One of the earliest known carnivores fossils has been named after Sir David Attenborough by the geologists who discovered it.
The 560-million-year-old creature is the first of its kind ever identified and is believed to be the earliest known skeleton creature.
It was found in Charnwood Forest near Leicester, where craggy rocks date back 600 million years from the Precambrian period, the earliest part of Earth’s history when life was still in its infancy.
The paleontologists who discovered the fossil are naming it Auroralumina attenbo anhhii in honor of 96-year-old broadcaster and natural historian Sir David.
According to a report in the journal Nature Ecology and Evolution, its name is Latin for “dawn lantern” in reference to its age and resemblance to a burning torch.
Sir David was first knighted by the Queen in 1985 but last month received another knighthood when he was appointed Knight of the Grand Cross of the Order of St Michael and St George – a higher title.
Its name is a relative of the group of animals that include modern corals, jellyfish and sea anemones, the researchers said.
Sir David said: “When I was at school in Leicester, I was an avid fossil hunter.
“The rocks that Auroralumina were discovered at that time are considered so ancient that they date to long before life began on the planet. So I never looked for fossils there.
“A few years later, a boy at my school found one and proved the experts wrong.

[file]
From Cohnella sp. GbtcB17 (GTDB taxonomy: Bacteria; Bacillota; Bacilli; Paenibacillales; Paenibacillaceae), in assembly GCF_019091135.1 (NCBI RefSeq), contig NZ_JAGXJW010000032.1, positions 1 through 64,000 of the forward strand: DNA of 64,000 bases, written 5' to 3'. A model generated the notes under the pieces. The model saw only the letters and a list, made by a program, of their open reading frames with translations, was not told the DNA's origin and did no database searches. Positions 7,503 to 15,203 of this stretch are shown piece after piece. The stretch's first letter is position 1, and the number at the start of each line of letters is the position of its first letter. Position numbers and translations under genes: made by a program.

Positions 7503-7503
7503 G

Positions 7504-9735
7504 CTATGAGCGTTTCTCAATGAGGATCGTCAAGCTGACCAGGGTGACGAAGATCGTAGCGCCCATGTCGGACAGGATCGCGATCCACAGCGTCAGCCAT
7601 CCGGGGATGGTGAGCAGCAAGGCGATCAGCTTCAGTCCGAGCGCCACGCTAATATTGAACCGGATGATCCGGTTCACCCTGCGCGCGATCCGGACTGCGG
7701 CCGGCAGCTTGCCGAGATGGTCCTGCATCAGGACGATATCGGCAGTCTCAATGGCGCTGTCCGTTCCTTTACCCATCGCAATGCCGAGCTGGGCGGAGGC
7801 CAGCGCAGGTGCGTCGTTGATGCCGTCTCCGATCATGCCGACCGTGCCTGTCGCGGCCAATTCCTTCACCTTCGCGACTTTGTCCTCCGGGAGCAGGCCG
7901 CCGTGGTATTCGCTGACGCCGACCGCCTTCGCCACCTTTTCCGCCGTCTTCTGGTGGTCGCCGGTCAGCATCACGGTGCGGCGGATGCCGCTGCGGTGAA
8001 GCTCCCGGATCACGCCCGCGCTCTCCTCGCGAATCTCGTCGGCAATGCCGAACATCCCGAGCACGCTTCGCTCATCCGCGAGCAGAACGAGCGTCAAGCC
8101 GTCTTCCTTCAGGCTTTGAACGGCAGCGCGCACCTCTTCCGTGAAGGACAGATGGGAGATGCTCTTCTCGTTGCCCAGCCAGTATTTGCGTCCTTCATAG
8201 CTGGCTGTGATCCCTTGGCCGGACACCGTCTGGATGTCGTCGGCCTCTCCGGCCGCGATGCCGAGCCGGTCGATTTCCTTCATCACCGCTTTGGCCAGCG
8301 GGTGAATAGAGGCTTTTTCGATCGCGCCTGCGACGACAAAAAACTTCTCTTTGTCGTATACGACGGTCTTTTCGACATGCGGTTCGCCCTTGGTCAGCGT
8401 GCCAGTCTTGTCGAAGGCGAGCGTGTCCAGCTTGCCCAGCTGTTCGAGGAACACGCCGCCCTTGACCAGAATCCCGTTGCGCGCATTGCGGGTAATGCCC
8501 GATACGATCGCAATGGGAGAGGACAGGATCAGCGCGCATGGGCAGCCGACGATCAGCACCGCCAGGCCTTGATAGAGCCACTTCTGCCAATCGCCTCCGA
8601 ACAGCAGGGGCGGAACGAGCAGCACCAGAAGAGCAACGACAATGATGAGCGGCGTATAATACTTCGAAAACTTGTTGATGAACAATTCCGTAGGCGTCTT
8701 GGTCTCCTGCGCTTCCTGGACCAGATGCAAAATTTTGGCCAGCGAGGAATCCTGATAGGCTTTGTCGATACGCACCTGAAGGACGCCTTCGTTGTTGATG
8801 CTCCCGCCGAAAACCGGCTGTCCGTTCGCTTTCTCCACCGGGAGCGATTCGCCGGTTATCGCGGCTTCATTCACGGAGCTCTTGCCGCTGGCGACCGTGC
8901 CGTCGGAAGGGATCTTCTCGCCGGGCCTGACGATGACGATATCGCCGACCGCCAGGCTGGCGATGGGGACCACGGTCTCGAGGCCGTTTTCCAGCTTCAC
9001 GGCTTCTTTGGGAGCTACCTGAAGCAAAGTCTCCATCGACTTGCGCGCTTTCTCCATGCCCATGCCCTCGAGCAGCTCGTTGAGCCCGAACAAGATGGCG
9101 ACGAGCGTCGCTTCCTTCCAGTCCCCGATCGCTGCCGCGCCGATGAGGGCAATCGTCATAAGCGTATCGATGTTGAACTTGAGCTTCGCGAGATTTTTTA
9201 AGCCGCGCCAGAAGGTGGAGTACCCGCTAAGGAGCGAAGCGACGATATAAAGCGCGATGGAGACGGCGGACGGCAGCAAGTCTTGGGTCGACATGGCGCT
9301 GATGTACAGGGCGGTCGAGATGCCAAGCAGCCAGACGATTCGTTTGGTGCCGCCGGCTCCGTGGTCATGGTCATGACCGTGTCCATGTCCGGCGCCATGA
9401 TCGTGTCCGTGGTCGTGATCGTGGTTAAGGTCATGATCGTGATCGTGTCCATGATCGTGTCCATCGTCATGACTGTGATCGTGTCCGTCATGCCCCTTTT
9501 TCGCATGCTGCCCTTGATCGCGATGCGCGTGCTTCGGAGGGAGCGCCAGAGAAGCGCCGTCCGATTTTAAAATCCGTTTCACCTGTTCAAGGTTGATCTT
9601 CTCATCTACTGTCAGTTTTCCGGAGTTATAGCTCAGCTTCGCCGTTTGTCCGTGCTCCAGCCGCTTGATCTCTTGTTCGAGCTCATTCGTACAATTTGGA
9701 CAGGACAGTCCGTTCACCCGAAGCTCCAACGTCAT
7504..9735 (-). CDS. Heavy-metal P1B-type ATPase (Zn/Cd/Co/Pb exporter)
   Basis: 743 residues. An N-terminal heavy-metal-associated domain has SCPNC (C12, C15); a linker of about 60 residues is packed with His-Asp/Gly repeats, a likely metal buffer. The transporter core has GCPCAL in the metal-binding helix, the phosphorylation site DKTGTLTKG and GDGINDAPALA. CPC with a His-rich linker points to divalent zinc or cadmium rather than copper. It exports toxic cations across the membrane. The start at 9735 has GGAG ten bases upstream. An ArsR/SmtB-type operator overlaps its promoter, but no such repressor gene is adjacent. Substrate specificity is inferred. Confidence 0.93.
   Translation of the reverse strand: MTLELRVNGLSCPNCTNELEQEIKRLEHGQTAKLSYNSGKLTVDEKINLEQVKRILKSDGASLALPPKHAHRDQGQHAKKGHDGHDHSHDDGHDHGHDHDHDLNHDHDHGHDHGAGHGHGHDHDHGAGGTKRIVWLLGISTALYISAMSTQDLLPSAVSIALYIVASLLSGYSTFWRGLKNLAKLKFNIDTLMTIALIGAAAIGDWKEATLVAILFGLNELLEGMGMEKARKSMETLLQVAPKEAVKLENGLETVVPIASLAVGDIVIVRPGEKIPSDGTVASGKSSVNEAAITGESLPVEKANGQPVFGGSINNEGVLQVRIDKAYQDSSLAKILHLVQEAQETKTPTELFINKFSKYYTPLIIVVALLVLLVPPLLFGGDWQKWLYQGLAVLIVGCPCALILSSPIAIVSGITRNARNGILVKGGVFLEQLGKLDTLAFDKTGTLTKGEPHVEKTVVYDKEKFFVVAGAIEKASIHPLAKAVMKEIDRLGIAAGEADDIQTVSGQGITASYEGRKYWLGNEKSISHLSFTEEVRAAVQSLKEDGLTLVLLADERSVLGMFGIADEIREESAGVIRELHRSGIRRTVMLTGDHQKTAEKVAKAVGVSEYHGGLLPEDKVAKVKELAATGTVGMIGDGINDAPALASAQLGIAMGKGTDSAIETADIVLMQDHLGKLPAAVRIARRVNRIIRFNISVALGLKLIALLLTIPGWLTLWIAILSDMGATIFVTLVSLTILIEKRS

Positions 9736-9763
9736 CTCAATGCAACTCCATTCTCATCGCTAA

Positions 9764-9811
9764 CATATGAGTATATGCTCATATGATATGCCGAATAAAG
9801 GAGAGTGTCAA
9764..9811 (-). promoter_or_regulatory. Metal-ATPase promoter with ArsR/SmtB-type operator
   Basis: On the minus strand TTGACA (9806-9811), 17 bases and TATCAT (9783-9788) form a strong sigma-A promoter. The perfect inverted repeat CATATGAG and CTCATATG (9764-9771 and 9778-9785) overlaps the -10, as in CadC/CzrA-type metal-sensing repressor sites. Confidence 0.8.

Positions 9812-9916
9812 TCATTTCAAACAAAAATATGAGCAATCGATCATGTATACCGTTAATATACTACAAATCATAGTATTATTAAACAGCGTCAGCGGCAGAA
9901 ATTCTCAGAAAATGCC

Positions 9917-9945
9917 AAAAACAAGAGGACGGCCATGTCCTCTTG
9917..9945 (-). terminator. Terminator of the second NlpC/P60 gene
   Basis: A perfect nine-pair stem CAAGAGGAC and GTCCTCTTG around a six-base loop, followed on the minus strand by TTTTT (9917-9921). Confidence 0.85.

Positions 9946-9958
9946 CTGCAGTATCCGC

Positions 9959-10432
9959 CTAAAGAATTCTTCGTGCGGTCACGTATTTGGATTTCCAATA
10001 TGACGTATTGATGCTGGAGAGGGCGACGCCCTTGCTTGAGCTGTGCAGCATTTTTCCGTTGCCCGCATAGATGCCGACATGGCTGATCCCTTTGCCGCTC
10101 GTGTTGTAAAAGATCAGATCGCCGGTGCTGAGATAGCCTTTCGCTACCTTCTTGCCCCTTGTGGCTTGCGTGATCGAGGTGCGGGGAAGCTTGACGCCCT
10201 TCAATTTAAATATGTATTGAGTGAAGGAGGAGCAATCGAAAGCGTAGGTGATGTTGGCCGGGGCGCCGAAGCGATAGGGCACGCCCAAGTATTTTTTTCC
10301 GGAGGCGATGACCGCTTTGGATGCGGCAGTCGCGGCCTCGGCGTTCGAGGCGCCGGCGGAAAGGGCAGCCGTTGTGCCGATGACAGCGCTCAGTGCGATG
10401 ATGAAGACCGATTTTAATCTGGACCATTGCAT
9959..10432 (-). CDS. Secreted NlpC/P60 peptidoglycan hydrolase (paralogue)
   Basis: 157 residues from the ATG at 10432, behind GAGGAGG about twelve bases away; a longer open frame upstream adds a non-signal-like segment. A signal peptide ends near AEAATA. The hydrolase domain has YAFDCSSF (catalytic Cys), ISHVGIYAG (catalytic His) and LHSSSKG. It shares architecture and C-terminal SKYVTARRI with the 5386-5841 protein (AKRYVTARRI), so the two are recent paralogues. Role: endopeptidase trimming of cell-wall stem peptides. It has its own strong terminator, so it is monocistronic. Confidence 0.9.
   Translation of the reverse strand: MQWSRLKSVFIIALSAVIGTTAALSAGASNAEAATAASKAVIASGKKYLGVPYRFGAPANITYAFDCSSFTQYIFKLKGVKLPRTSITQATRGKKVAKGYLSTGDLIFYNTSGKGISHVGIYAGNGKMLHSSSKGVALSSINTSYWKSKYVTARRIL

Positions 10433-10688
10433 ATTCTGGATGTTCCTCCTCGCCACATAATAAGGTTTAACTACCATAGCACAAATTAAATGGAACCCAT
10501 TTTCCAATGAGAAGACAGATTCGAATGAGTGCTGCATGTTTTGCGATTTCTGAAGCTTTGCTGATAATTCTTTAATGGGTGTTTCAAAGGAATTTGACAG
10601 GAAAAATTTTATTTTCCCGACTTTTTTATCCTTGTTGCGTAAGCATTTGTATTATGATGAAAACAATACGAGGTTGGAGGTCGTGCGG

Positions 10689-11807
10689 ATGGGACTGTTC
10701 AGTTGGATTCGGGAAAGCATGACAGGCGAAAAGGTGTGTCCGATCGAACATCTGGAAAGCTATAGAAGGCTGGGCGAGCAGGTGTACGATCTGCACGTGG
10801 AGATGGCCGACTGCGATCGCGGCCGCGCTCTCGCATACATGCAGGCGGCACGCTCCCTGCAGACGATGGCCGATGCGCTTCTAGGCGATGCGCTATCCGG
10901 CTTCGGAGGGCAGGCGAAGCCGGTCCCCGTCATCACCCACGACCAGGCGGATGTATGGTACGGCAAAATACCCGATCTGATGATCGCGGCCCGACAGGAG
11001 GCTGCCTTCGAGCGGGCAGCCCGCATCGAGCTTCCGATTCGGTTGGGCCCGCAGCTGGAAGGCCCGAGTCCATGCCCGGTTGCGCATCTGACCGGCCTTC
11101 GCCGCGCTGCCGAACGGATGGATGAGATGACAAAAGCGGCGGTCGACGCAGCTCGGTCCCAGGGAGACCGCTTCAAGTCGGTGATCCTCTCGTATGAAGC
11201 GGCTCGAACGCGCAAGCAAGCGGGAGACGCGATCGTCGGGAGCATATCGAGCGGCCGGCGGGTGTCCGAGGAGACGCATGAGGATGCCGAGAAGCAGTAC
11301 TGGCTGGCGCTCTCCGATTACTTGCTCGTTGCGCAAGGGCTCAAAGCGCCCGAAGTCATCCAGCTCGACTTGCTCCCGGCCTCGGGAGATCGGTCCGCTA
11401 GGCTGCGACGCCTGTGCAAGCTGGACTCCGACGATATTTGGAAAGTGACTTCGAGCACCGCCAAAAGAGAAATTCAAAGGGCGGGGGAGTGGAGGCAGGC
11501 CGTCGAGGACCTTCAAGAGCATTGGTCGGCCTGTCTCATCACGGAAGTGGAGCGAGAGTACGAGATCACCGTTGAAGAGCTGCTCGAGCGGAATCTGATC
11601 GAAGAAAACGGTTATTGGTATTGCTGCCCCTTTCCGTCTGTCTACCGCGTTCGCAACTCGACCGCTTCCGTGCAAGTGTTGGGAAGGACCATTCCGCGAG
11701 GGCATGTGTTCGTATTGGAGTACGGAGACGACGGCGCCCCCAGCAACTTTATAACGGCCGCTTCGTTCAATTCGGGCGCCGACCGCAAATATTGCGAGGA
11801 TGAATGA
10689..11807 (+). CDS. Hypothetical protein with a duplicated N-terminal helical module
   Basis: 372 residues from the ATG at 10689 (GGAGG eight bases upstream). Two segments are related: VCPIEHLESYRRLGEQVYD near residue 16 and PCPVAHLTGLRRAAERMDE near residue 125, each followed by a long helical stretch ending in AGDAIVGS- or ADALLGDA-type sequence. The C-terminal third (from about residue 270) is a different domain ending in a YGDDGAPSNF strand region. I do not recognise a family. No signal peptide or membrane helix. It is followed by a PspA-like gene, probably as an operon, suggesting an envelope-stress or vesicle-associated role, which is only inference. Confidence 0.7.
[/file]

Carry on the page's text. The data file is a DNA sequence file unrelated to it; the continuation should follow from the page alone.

“He was rewarded by the name he was given to his discovery. Now I’ve – almost – caught up with him and I’m really excited.”
One of the scientists who made the discovery, Dr Phil Wilby, lead paleontologist at the UK Geological Survey, said: “In general, groups of modern animals such as jellyfish have emerged. 540 million years ago during the Cambrian explosion.
“But this carnivore predates it by 20 million years. It’s the earliest creature we know with a skeleton.
“We’ve only found one so far, but it’s exciting to know that there must be others out there, holding the key to when complex life began on Earth.”
Back in 2007, Dr Wilby and others spent more than a week cleaning the 100 square meter stone surface with a toothbrush and pressure nozzle.
They created a rubber mold for the entire surface, found more than 1,000 fossils – and one in particular stood out.
Dr Frankie Dunn, from Oxford University’s Museum of Natural History, said: ‘This is very different from other fossils in the Charnwood Forest and around the world.
“Most of the other fossils from this time have extinct body plans and it’s unclear how they are related to living animals.
“This species clearly had an exoskeleton, with dense tentacles that could wade through the water to catch food passing, much like today’s corals and anemones.
Dr Dunn added: “It was unlike anything else we had found in the fossil record at the time.